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Local Artist Spotlight: Elizabeth Hoeckel

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(credit: Elizabeth Hoeckel)

(credit: Elizabeth Hoeckel)

By Simone C. Porter

Elizabeth Hoeckel’s mixed media collages are nothing short of captivating. In some cases, where there are women in bathing suits perched comfortably atop floorboards as the rest of the world is engulfed in a giant cloud of smoke and ash, it is breathtaking. Using images from vintage publications, she always challenges her audience to write their own stories. We caught up with Elizabeth to chop it up about her work environment, Baltimore’s art scene and how even the most unwelcome emotions render themselves useful at the end of the day.

Describe your typical work environment.

My ideal work environment is a familiar space like my own bedroom or studio, listening to music and losing track of time.  I think my best work happens when I get lost in the zone.

You mentioned in a previous interview that not revealing faces or expressions is like keeping a secret. Do you yourself know what the faces look like?

I usually have a general story line in my head of what the people in my images are experiencing. 

How long does a collage usually take to complete?

Some come very naturally, almost by accident. Some are literally years in the making. I often use images that I’ve been saving for years and combine them with something new. Also, some images are much more meticulous to cut out than others, so it depends.

riptide elizabethhoeckel Local Artist Spotlight: Elizabeth Hoeckel

(credit: Elizabeth Hoeckel)

Describe your most memorable experience while working on a piece.

The most memorable is not necessarily the best memory. I wanted to make a series of paintings completely intuitively and make marks based on feeling. I was in the midst of a very difficult break-up and listening to a lot of depressing music. The result turned out really well and the work means a lot to me.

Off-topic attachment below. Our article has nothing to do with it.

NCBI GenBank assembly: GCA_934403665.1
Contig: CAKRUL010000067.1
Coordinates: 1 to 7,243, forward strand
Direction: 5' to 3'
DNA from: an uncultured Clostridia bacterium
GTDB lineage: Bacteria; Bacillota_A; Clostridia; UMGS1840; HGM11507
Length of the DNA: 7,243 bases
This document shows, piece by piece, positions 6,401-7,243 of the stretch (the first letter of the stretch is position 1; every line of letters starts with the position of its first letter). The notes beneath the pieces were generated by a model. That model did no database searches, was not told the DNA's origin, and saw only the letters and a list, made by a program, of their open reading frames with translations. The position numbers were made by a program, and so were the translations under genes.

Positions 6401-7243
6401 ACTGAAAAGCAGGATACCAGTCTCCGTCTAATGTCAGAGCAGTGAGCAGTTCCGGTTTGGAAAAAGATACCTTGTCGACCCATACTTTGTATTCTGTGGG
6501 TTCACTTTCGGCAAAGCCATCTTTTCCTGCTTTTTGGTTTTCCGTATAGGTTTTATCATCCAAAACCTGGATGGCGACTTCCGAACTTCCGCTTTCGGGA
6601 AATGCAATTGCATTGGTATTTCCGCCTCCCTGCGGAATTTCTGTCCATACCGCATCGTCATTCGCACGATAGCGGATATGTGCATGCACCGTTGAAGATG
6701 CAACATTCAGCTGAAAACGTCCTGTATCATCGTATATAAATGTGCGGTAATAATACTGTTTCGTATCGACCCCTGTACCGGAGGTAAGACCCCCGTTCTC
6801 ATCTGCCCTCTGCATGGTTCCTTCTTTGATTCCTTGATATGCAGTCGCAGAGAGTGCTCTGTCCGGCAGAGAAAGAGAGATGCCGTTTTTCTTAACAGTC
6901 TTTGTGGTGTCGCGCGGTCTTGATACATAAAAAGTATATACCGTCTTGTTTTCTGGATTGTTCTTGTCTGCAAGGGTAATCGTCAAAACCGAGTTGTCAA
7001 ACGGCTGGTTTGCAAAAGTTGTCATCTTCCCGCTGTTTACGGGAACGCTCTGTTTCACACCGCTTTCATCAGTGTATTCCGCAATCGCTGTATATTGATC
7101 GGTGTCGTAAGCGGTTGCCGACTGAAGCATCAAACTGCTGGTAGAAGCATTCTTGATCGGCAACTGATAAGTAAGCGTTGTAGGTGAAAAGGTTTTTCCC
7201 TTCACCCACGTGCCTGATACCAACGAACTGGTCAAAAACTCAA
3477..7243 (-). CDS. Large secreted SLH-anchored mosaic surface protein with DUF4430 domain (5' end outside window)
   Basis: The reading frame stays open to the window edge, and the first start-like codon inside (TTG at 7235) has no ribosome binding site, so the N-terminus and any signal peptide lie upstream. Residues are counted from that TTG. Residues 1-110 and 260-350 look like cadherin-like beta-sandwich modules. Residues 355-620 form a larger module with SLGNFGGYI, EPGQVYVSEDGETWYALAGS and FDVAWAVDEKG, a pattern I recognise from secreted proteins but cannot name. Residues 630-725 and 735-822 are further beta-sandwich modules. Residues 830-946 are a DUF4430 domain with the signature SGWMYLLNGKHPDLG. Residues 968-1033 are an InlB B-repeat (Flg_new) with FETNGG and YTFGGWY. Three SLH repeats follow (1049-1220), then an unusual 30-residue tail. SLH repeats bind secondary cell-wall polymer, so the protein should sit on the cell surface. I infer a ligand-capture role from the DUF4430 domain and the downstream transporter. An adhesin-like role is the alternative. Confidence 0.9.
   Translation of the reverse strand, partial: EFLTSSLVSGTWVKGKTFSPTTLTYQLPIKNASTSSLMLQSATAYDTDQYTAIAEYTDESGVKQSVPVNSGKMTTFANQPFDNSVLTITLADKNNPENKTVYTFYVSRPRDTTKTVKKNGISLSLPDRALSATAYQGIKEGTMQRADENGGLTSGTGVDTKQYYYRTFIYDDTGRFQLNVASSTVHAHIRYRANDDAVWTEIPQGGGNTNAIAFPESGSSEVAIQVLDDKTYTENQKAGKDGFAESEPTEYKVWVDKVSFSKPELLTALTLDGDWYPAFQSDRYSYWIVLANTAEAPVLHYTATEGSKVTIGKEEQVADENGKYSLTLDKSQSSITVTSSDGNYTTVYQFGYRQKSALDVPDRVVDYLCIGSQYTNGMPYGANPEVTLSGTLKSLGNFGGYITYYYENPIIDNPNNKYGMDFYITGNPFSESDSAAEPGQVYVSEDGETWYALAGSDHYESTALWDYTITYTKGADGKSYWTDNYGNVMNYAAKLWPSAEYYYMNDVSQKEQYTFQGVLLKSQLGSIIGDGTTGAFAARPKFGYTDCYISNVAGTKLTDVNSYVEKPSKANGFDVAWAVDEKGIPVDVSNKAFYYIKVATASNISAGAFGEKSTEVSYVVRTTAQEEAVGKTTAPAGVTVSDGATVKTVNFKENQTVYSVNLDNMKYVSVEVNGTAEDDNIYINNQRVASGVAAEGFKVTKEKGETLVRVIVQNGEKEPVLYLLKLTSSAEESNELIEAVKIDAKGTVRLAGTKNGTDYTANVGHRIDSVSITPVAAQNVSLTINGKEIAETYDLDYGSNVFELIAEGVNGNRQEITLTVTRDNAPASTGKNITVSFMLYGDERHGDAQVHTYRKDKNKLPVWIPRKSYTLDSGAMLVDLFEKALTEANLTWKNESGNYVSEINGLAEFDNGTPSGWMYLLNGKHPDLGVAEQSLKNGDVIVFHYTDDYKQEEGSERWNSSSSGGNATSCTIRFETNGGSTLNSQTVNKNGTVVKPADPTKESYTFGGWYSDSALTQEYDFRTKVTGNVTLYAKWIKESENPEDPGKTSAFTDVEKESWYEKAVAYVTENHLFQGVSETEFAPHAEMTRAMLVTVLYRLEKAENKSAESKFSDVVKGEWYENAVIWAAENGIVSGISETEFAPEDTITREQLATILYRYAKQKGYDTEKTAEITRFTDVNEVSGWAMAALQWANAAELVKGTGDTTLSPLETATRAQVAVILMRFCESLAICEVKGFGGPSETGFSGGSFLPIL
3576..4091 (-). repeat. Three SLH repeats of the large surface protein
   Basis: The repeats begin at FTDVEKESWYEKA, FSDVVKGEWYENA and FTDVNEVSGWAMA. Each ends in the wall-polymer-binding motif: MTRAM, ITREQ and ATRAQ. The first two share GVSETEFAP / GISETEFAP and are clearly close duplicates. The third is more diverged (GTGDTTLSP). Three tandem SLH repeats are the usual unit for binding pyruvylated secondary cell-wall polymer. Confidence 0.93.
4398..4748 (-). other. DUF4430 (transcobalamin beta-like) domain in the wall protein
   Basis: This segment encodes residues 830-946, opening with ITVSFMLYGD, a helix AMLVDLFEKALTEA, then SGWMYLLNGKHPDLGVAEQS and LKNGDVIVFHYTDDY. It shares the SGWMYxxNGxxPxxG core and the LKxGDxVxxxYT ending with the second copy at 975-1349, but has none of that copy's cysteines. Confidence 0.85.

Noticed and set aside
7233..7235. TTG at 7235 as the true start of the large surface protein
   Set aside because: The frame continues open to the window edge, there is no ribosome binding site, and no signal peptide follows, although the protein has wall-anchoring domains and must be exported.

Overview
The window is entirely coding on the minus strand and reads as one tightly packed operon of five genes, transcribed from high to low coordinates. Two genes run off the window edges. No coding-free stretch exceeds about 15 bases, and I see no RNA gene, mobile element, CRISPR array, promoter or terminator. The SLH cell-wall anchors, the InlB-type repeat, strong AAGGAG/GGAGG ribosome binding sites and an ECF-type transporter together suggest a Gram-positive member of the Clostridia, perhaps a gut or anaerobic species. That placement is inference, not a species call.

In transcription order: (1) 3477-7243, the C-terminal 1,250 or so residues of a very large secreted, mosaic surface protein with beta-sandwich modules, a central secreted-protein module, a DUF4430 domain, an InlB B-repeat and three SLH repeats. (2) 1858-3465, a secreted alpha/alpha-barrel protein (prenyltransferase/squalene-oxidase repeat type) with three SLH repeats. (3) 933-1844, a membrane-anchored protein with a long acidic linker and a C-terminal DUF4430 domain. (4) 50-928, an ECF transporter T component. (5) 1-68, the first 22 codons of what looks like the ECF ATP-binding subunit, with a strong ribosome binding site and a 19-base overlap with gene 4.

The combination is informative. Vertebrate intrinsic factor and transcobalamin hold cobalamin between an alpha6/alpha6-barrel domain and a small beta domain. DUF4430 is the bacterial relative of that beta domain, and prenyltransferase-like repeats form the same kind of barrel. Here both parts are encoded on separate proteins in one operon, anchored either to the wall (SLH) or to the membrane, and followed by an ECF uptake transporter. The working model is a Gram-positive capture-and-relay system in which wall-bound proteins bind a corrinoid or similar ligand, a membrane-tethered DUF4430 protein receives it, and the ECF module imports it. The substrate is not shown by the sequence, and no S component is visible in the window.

What about being an artist has been most challenging thing so far? Most rewarding?

I sometimes get emotionally involved with a project and if it doesn’t work out it can be depressing. It can be discouraging to work really hard on something and have it not work out at all. It took me a while to accept that a lot of things are just going to have to get scrapped. Now I know that if you work through that, something good will eventually come out of it and that is probably the most rewarding thing.

What do you think about the art scene in Baltimore?

Baltimore’s art scene is filled with so many uniquely talented individuals; people who are not afraid to be different. It is extremely inspirational and I feel lucky to live and work among them.

lakefilmphotography elizabethhoeckel Local Artist Spotlight: Elizabeth Hoeckel

(credit: Elizabeth Hoeckel)

What do you usually shoot with?

I use both film and digital cameras. For digital I use a Canon G11, and for film I use a variety of 35mm point and shoot cameras. I collect them from thrift stores.

Any advice for aspiring artists?

As cliche as it sounds, do not give up! Perseverance is key and don’t be afraid to shamelessly promote yourself.

Beth is currently working on various collage and mixed media pieces. Projects and works in progress can be seen at www.cargocollective.com/bethhoeckel.

Interview by Simone C. Porter, Associate Producer, CBS Local

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